Burnham involved the different question whether the state of California could assert personal jurisdiction in a divorce action over a defendant who was physically present within the state. The defendant had entered California on business and to visit his children, and he claimed that the more flexible approach for defendants without physical presence should apply in his case as well. The Court disagreed:
The distinction between what is needed to support novel procedures and what is needed to sustain traditional ones is fundamental….The short of the matter is that jurisdiction based on physical presence alone constitutes due process because it is one of the continuing traditions of our legal system that define the due process standard of “traditional notions of fair play and substantial justice.” That standard was developed by analogy to “physical presence,” and it would be perverse to say it could now be turned against that touchstone of jurisdiction.
In so holding, the Burnham plurality denied that a state’s exercise of personal jurisdiction over a defendant depends solely on measuring the extent of his contacts with the state against abstract, evolving, and ultimately subjective tests of fairness or justice.
The plurality also noted that its methodology differed significantly from Shaffer v. Heitner, in which the Court had stated that “traditional notions of fair play and substantial justice” may be “readily offended by the perpetuation of ancient forms that are no longer justified.” Justice Brennan’s concurrence in Burnham likewise urged the Court to apply “contemporary notions of due process.”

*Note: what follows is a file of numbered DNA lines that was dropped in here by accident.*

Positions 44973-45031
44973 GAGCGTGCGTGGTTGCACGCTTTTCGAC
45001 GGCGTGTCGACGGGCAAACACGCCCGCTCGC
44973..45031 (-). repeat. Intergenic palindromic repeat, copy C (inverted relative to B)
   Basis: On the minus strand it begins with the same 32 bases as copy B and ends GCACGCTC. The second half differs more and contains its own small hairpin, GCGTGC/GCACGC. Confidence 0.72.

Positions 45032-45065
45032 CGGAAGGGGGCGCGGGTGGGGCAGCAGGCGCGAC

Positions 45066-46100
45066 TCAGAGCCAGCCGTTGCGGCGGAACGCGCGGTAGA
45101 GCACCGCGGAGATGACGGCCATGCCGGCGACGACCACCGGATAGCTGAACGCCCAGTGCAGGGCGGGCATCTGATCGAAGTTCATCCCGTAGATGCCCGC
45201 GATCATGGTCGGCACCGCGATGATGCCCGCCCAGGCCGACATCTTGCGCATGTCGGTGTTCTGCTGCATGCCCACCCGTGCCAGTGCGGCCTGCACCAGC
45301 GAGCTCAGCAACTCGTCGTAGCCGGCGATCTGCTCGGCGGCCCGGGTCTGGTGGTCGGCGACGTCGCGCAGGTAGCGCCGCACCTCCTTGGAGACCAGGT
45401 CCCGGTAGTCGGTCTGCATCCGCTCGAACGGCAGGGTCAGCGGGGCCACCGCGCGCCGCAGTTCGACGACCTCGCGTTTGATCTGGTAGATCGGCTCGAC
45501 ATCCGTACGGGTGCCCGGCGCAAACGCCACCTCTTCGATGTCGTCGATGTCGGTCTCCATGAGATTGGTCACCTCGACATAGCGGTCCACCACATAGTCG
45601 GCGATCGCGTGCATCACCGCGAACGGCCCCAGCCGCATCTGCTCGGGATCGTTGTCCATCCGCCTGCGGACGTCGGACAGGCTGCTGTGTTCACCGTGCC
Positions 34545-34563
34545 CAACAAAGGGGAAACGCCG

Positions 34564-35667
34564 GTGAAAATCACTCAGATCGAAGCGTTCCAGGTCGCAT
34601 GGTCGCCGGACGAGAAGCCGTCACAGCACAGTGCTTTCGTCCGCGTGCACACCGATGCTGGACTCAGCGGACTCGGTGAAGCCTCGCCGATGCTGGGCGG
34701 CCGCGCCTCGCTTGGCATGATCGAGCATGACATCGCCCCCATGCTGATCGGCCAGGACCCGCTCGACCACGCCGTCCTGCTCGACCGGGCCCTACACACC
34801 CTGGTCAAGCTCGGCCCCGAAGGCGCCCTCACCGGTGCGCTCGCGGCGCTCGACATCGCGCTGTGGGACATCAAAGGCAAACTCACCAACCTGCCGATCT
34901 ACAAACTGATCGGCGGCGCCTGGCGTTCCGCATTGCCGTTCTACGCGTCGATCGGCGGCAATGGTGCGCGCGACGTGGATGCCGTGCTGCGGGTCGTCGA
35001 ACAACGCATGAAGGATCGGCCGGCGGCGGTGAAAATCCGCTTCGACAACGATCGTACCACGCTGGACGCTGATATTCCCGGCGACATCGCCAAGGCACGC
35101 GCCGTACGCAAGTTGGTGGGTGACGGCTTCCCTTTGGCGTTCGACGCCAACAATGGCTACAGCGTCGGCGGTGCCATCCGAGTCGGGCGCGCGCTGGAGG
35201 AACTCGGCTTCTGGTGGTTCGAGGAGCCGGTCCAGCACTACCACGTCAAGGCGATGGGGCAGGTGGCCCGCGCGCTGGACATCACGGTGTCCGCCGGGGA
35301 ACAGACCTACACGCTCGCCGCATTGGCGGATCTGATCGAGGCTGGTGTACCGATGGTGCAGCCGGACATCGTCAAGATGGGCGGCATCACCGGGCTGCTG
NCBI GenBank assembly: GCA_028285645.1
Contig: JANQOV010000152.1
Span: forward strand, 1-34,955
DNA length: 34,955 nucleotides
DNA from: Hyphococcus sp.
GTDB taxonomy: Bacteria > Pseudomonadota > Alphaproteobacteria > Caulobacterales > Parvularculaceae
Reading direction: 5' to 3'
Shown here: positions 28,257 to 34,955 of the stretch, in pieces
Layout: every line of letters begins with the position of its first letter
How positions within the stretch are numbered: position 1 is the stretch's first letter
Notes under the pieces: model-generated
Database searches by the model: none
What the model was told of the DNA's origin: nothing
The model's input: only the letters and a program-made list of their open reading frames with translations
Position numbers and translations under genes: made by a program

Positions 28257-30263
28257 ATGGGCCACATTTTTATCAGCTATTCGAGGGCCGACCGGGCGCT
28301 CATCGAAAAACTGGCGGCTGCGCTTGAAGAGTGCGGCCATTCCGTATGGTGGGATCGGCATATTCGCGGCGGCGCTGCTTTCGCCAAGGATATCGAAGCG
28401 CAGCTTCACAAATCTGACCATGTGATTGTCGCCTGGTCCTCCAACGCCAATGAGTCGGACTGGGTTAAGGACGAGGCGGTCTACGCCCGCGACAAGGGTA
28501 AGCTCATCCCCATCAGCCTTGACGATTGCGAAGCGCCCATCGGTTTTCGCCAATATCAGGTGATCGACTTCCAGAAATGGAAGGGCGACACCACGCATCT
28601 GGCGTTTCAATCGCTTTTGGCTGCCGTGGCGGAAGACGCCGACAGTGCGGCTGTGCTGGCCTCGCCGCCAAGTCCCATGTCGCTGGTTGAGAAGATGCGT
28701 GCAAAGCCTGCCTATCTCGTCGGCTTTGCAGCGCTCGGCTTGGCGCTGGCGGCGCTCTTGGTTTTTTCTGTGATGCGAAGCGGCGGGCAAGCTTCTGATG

The Burnham plurality responded that it was doing just that, for “contemporary notions of due process” just exactly are the “traditional notions of fair play and substantial justice” that “are applied and have always been applied in the United States.” These notions are not the playthings of the justices. They are not judicially evolving notions. Neither are they merely historical notions. They are traditional notions. Personal jurisdiction over a defendant physically present within a state may be reformulated as “fair” (as Justice Brennan urged) because the defendant could “reasonably” have expected it. But his expectation would have been reasonable only because personal jurisdiction in such circumstances is traditional: “fairness,” the plurality said, “exists here because there is a continuing tradition.” The tradition can change, of course, if a state wishes to change it. But the overwhelming majority of states had not, and it was not the justices’ proper role to do so.
The plurality opinion in Burnham is, in sum, one of the Court’s most traditional decisions. And in its response to Justice Brennan’s progressive understanding of the judicial role, one is reminded of Eliot’s famous essay, Tradition and the Individual Talent: “Some one said: The dead writers are remote from us because we know so much more than they did.” Precisely, and they are that which we know.